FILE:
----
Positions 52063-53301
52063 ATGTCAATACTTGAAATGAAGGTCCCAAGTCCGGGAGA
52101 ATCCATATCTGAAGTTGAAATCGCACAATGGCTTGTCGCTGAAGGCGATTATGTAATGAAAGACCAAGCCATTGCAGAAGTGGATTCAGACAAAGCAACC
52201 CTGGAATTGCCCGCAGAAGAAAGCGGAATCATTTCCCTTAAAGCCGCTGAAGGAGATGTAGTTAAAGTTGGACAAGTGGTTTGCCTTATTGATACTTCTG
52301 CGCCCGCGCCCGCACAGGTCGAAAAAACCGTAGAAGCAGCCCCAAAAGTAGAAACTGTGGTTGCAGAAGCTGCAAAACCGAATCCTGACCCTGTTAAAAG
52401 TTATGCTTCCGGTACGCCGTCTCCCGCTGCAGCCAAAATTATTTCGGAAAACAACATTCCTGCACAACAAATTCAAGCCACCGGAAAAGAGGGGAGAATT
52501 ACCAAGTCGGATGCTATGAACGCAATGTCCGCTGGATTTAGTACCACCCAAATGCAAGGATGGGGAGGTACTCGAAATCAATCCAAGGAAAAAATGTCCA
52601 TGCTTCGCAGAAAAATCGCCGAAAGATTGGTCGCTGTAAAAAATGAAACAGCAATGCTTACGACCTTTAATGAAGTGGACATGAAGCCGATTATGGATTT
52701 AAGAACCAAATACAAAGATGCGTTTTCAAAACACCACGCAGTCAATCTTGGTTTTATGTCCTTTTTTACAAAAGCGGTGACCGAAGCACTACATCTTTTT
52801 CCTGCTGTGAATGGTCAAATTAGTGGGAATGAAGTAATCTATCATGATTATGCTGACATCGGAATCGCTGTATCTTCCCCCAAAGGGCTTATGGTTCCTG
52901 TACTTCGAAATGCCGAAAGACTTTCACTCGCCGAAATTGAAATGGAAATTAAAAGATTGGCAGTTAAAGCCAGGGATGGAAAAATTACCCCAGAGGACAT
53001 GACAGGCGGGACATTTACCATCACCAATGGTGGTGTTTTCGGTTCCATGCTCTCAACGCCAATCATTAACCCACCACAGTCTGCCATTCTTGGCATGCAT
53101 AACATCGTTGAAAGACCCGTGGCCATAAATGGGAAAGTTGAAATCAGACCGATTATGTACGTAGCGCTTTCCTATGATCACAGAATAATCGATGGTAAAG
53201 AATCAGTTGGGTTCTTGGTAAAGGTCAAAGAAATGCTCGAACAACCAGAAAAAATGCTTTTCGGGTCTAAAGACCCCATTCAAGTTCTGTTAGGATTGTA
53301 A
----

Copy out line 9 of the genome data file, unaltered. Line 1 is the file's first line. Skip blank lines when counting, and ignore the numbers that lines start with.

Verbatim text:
52701 AAGAACCAAATACAAAGATGCGTTTTCAAAACACCACGCAGTCAATCTTGGTTTTATGTCCTTTTTTACAAAAGCGGTGACCGAAGCACTACATCTTTTT